"(2) Uncontrollable causes of loss. Neither the carrier nor the ship shall be responsible for loss or damage arising or resulting from(a) Act, neglect, or default of the master, mariner, pilot, or the servants of the carrier in the navigation or in the management of the ship; * * * (p) Latent defects not discoverable by due diligence; and (q) Any other cause arising without the actual fault and privity of the carrier and without the fault or neglect of the agents or servants of the carrier, but the burden of proof shall be on the person claiming the benefit of this exception to show that neither the actual fault or privity of the carrier nor the fault or neglect of the agents or servants of the carrier contributed to the loss or damage."

As hereinafter more fully stated, the cargo loss in this case was proximately caused by the unseaworthiness of the ship, and therefore the principal question in the case is whether under the facts, not greatly in dispute, the shipowners had exercised due diligence to make the ship seaworthy, and safe for the carriage of the oil. Most of the evidence in the case was submitted in open court but there were also some depositions of most of the officers of the ship which, after its release, upon stipulation filed, has since been sunk or otherwise lost as a result of enemy action. The structural design of the ship becomes of importance in determining the principal question of fact in the case as to the exercise of due diligence by the shipowner. From the evidence in the case I make the following findings of fact.

1. The SS "Bill" was built in Norway in 1939 as a cargo carrying ship of 4,020 tons dead weight, 316 feet long and 47 feet wide. It was built in accordance with the rules of Norske Veritas. A plan of the ship is in evidence. The port and starboard deep tanks were located between the forward hold and the fire room. The forward hold was forward of the deep tanks. The skin of the ship formed the bottom of the deep tanks. There were double bottom tanks under the forward hold but not in the deep tanks. In the forward hold the double bottom tanks were so constructed as to leave a shallow fore and aft bilge gutter 8 inches deep along the ship's sides. This fore and aft bilge gutter was designed to collect any sweat and seepage around the rivets, which might run down the ship's side, and lead it to the after end of the hold *973 where there was a bilge well extending inboard from the ship's side a distance of 7 feet 2 inches, 2 feet fore and aft, and with a depth of 33 inches. The margin plate covering the outboard portion of this well was pierced by two holes through which water drained aft could reach the well. A sounding pipe extended from the bilge well to the main deck.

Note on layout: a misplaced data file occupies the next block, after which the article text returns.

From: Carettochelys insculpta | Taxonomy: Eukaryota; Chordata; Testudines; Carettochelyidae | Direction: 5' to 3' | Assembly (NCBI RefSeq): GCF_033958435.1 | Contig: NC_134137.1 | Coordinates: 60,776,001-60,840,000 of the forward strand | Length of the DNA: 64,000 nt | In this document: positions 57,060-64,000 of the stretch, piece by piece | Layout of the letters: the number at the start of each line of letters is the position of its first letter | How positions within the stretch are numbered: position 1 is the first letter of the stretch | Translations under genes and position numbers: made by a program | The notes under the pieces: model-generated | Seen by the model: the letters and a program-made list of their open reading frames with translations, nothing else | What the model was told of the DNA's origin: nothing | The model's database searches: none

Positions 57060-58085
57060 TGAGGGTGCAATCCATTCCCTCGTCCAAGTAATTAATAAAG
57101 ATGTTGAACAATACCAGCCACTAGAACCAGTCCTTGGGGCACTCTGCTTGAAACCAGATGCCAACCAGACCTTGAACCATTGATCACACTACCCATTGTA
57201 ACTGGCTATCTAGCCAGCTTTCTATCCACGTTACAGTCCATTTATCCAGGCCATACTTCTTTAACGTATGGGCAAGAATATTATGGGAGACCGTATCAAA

2. The vessel was equipped with a bilge pump in the engine room. From that pump a pipe led from the engine room through the fireroom to a manifold located a few inches aft of the forward fireroom bulkhead which also formed the after bulkhead of the deep tank. The bilge suction pipe line serving the after starboard bilge well of the forward hold extended down from this manifold a distance of approximately 5 feet into a dry well immediately aft of the fireroom bulkhead; it then turned and was made fast by a flange to the fireroom bulkhead. Thence it extended through the starboard deep tank, was made fast by a flange to the forward bulkhead of the deep tank, passed into the after end of the double bottom tank of the forward hold, curved outboard and connected to a non-return valve made fast to the inboard side of the starboard after bilge well of the forward hold. This bilge pipe ran through the entire length of the starboard deep tank generally level to the skin of the ship and less than a foot from the skin. The fore and aft length of the starboard deep tank was approximately 15 feet. The portion of the pipe immediately forward of the after deep tank bulkhead about 3 feet in length was constructed of steel which was more adaptable to the expansion bend of the pipe at that point. The remainder of the pipe in the starboard deep tank was constructed of cast iron.